Some of the highest returns on investments in the solar power industry are in developing projects from scratch and actually owning a solar plant. Manufacturing can be challenging with high equipment hardware costs, coupled with constant downward pricing pressure. Construction margins are lower, but the absolute amounts of cash earned are great. Which leads to the question most ask:
Where should I invest?
I have no idea. However, a friend of mine, Joshua D. Collinsworth, who directs all research and portfolio management activities for his creation Nomadic Value Investment Partners, has published his Second Quarter Letter to Partners that includes references to two solar related companies.
The first solar related company reviewed is Ameresco (AMRC). The Massachusetts-based entity was founded twenty years ago, and went public a decade ago. They are an ‘energy performance contractor’ who holds an energy services contracting – or ESCO – license. This roughly means, Ameresco engineers will visit your site, and:
- Analyze your energy bills – heat, electricity, and water
- Break down your usage into digestible components – light bulbs, HVAC, insulation, site controls based on occupancy
- Recommend upgrades
- Financially model the performance of those upgrades
- This point is key: offer a loan whose payments are equal to the *guaranteed* savings offered
- And then support the construction of such upgrades
That finance solution is what makes an ESCO an ESCO. These groups have been licensed by the Department of Energy to offer these solutions to municipalities, K-12 schools, universities, and state and federal government buildings. As Collinsworth states in his quarterly letter,
These contracts are unique in that the ESCO guarantees the expected energy savings, and then finances the equipment to the government entity. The goal is for the energy savings to pay back the equipment cost, interest expenses, and the ESCO’s profit, allowing a budget neutral, off balance sheet CAPEX and longer-term cash flow savings to the government.
What makes this a solar play is three aspects of Ameresco’s business.
1. The company includes solar power in many of their broad site efficiency and energy upgrades.
The U.S. Marine base on Parris Island took on greater than $91 million in upgrades including – but not limited to – boiler plant & chiller improvements, adding an energy management control system, hot water/steam distribution systems, HVAC, lighting upgrades & controls, solar energy, a battery energy storage system, and water system upgrades. The system’s $6.9 million a year in savings will cover the hardware and installation loan 100% over the course of the 22.5 year contract.
The solar power was broken into a 1.6 MW carport, and a 5.1 MW ground mount system. The 4 MW/8 MWh Tesla energy storage system turns into a microgrid management system controlling the solar power, as well other onsite electricity generation hardware totalling 10 MWac.
2. They build solar power projects for customers.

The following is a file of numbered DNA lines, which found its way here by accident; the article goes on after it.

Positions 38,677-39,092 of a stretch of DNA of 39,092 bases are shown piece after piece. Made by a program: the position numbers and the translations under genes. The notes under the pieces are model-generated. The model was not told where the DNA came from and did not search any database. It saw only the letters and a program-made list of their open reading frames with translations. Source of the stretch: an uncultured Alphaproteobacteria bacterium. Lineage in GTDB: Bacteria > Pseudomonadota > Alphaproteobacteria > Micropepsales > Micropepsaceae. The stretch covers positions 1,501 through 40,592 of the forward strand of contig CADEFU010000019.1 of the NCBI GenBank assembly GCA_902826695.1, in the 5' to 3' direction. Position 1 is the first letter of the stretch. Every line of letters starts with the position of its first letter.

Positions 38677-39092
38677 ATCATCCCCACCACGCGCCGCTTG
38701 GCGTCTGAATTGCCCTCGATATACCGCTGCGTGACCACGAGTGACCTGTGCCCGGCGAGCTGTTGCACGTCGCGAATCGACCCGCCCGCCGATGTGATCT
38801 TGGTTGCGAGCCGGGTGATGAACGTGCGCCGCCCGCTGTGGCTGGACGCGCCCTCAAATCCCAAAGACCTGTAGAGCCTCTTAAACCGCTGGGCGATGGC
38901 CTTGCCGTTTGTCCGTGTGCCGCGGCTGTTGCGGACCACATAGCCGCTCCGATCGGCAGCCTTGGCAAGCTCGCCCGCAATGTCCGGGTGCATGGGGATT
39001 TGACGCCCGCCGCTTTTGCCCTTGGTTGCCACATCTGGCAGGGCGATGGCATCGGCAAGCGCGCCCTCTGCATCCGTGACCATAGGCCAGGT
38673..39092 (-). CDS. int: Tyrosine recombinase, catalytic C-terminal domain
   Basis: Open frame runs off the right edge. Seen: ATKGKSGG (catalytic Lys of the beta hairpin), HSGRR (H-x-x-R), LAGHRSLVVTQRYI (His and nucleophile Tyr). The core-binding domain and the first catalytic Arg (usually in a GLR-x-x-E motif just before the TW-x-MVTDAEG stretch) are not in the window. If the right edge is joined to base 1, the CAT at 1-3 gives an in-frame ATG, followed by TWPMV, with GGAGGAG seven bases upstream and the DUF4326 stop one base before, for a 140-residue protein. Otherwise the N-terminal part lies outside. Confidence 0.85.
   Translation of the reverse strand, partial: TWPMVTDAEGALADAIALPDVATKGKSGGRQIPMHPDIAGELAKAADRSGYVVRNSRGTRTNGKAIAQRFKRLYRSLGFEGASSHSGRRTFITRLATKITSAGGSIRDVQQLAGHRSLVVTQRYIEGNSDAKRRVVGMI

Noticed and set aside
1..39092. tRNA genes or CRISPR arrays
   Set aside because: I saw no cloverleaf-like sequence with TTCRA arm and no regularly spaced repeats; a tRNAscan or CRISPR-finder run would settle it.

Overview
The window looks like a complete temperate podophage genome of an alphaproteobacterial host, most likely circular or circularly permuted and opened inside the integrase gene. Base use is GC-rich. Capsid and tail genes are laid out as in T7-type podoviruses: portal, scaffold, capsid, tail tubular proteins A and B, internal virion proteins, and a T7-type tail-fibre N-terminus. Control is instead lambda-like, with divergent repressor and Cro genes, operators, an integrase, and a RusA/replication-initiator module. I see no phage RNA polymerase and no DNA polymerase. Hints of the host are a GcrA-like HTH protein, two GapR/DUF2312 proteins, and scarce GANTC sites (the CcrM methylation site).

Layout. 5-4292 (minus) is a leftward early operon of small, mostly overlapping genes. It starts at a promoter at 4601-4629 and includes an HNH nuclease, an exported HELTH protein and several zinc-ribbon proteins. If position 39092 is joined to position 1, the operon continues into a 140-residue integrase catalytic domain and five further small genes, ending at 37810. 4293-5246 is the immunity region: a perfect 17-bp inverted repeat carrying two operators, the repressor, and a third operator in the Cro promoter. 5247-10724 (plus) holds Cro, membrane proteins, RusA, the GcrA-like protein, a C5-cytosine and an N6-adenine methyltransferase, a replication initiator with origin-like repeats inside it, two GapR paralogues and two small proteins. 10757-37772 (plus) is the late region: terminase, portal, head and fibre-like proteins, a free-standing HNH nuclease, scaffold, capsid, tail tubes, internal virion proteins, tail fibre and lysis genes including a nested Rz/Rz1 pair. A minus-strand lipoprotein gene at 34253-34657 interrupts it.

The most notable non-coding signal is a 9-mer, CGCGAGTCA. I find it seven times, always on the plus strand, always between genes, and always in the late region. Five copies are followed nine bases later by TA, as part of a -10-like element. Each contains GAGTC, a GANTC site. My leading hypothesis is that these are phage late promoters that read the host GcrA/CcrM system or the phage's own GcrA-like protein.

Overall, the company has deployed or is constructing 235 MW of solar power across the USA. Last summer, a press release noted the company being awarded seven commercial and industrial sized projects totaling 10 MW and 221 residential sized projects totaling about 2 MW worth. This single announcement is worth roughly $25 million in revenue.
3. They develop and own solar facilities sited at commercial and industrial facilities.
They then sell the electricity to the site’s occupant. There are a litany of reasons for a company to purchase electricity from a solar plant on site, and not own it themselves.
A California project CommercialSolarGuy is working on has a customers that cannot use the incentives which affects payback significantly, and a very complex piece of hardware that they wish for a third party to have operations and maintenance responsibility over. Some companies don’t want to spend their capital on upgrades that only pay back over 5+ years, as main business purchases payback very quickly.
For Ameresco to be able to tell a business that they can spend $1 million plus on these projects, or, Ameresco will spend the big money gives the sales team a very compelling argument about the value of the specific solar power project. The company is ready to put their money where their mouth is. Peck Solar is doing the same.
CommercialSolarGuy thinks it quite telling that solar developers and EPCs are looking to own, in addition to selling.
The second solar related company that Collinsworth has invested in is MMA Capital. The group is a mezzanine lender who has deployed over $2 billion in capital since 2015 in greater than 150 wind, solar, and other clean energy projects across ~150 projects. Collinsworth suggests that even though the market is challenging, and project deployment is complex in the current Covid settings, there is going to be a strong demand for the types of debt that MMA offers. Part of the reason for his optimism in demand is the personal experience in the industry:
Speaking from my own experience having worked in it, the industry has navigated an endless maze of state legislation changes, sporadic and now declining federal support, cut-throat competition, high profile fraudulent actors, all (and I mean ALL) the incumbent resistance, recessions, etc. Meanwhile, capacity additions to the grid have gone parabolic and support from the bottom up has only grown.